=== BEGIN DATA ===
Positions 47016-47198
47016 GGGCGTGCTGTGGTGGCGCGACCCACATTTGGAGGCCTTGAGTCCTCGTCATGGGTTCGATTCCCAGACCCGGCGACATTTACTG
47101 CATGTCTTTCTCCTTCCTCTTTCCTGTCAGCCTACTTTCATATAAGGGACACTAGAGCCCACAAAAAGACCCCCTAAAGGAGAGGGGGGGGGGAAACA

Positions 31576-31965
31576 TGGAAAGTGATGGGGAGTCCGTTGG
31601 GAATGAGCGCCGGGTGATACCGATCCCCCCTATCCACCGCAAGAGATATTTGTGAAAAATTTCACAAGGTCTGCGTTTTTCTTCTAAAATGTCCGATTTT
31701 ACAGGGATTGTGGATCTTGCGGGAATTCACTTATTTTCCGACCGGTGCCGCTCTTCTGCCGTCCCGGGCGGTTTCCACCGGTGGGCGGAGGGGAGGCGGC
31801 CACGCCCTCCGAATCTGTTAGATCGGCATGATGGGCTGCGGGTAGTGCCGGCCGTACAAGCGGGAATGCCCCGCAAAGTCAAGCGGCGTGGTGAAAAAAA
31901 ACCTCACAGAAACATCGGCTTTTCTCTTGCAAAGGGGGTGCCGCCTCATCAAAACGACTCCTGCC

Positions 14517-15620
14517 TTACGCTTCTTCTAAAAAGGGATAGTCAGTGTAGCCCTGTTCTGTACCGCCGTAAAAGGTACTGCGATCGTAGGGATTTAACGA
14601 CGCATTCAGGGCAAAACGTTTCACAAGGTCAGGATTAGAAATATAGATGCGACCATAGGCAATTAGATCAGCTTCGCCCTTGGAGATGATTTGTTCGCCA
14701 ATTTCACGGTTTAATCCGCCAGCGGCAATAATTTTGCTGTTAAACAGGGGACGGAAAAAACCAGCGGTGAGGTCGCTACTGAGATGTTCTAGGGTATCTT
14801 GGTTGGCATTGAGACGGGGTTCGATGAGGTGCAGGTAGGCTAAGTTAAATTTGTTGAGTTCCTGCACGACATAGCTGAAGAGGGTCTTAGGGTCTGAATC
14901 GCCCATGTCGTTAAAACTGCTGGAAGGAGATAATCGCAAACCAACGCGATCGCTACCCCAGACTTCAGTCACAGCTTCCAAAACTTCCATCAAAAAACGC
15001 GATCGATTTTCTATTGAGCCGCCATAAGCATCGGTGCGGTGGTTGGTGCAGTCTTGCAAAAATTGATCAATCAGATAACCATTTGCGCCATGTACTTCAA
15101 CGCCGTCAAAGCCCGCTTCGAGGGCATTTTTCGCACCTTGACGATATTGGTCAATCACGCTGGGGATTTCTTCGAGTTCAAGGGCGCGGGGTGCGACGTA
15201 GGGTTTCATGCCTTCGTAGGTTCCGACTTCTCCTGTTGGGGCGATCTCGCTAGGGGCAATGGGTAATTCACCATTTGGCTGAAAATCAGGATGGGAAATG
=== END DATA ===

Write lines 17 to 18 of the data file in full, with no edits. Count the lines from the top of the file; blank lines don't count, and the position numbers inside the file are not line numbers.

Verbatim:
15101 CGCCGTCAAAGCCCGCTTCGAGGGCATTTTTCGCACCTTGACGATATTGGTCAATCACGCTGGGGATTTCTTCGAGTTCAAGGGCGCGGGGTGCGACGTA
15201 GGGTTTCATGCCTTCGTAGGTTCCGACTTCTCCTGTTGGGGCGATCTCGCTAGGGGCAATGGGTAATTCACCATTTGGCTGAAAATCAGGATGGGAAATG